About 150 kids from James Simons Elementary School occupied the front sections of the Charleston Music Hall at 9 a.m. on a recent Tuesday to get a morning dose of big band jazz music. Another 150 sat behind them.

A wave of 500 middle schoolers arrived at 11 a.m., replacing the younger students who left for the Children’s Museum of the Lowcountry across the street.

The Charleston Jazz Orchestra played enthusiastically, soloists taking turns from the bandstand, and Quiana Parler added her seductive vocals. The kids in the seats couldn’t keep still. Some danced in place, others stood up.

The outreach, largely funded by sponsors, was organized by Jazz Artists of Charleston and the Children’s Museum of the Lowcountry. This inaugural Jazz Day for Kids brought students to the Music Hall from Charleston County Title One and charter schools.

The purpose was to expose young people to the big band experience, stimulate their interest in music and perhaps motivate some to take up an instrument, said Charlton Singleton, music director of the Charleston Jazz Orchestra.

“A lot of these kids have never seen a live band,” he said. “Some have never seen these instruments, some have never been in this theater. ... Somebody out of this group is going to get some sort of inspiration, maybe just one kid, but that’s success to me.”

The band performed arrangements of tunes from popular children’s movies and TV shows. Since there was a piano on stage, Mayor John Tecklenburg showed up to play it and to talk with the students at both sessions about the importance of music as a form of expression and the history of jazz in the Holy City.

Mary Beth Natarajan, executive director of Jazz Artists of Charleston, said this was the jazz version of field trips so many students took to hear the symphony orchestra.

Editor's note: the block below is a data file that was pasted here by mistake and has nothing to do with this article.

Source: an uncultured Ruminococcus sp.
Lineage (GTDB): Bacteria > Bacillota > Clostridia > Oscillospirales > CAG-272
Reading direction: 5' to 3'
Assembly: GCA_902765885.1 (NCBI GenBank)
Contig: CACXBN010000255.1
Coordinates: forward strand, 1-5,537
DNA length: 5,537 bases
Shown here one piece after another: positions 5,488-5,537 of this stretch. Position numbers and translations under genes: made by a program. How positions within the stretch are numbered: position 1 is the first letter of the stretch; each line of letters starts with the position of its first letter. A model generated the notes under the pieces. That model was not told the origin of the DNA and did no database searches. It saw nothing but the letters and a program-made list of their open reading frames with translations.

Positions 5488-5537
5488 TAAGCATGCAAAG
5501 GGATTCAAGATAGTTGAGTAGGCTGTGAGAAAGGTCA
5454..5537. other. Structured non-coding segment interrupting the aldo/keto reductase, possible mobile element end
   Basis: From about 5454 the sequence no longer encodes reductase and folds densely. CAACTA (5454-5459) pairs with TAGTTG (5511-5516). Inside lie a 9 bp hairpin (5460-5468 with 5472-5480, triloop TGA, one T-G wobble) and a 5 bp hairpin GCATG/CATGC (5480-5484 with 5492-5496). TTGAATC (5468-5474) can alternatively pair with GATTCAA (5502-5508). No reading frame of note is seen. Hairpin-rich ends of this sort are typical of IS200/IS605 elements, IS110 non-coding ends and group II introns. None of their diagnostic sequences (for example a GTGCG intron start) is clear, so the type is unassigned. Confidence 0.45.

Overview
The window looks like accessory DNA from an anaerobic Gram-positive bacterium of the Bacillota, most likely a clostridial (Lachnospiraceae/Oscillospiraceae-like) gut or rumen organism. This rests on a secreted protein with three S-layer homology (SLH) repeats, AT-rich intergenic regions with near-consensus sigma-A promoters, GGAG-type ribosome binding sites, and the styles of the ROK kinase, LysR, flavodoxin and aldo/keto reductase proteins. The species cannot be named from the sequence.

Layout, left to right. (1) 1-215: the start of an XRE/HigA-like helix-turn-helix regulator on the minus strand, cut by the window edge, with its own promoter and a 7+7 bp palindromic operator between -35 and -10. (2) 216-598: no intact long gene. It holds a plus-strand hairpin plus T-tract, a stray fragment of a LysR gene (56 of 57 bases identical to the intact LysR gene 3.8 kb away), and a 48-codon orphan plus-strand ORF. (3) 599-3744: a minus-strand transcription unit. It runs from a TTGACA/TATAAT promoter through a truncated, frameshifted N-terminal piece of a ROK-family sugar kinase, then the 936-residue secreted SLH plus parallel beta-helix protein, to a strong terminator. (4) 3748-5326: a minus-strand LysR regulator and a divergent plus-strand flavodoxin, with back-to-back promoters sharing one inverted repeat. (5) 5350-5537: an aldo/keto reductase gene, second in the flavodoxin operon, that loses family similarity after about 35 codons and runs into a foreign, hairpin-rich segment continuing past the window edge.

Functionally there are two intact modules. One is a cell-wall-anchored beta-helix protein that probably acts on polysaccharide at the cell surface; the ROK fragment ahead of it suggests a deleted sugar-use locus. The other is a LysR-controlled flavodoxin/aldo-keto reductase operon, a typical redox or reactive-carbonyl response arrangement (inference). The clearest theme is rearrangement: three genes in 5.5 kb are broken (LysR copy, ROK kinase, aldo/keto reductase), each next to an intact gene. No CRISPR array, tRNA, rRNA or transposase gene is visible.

In conjunction with the jazz at the Music Hall, the Children’s Museum opened its Swing! exhibit on Tuesday, inviting students to visit.

“Our new Swing! exhibit is an interactive space that uses music, movement, manipulatives and mentoring experiences to introduce children and their families to the rhythms, history and cultural influence of jazz through guided play and materials exploration,” Executive Director Nichole Myles said in a statement.

“Swing! focuses on STEAM (science, technology, engineering, arts and math) education experiences which correlate to enhanced brain development and life-long executive functioning, including the ability to think both creatively and critically, problem solve, and collaborate.”

The Children’s Museum also has developed a jazz-oriented curriculum for teachers to use in the classroom.

TeRaya Dingle, a teacher of primary Montessori students at James Simons Elementary School, said the jazz experience was a thrill for the kids, many of whom don’t often get such opportunities.

“It told them they can do that, as well,” she said.

Asked to rate the experience on a scale of 1 to 10 (10 being the most fun she’d ever had), 6-year-old Scout, sitting in the front row, didn’t hesitate.

“22,” she said.

Contact Adam Parker at aparker@postandcourier.com or 843-937-5902.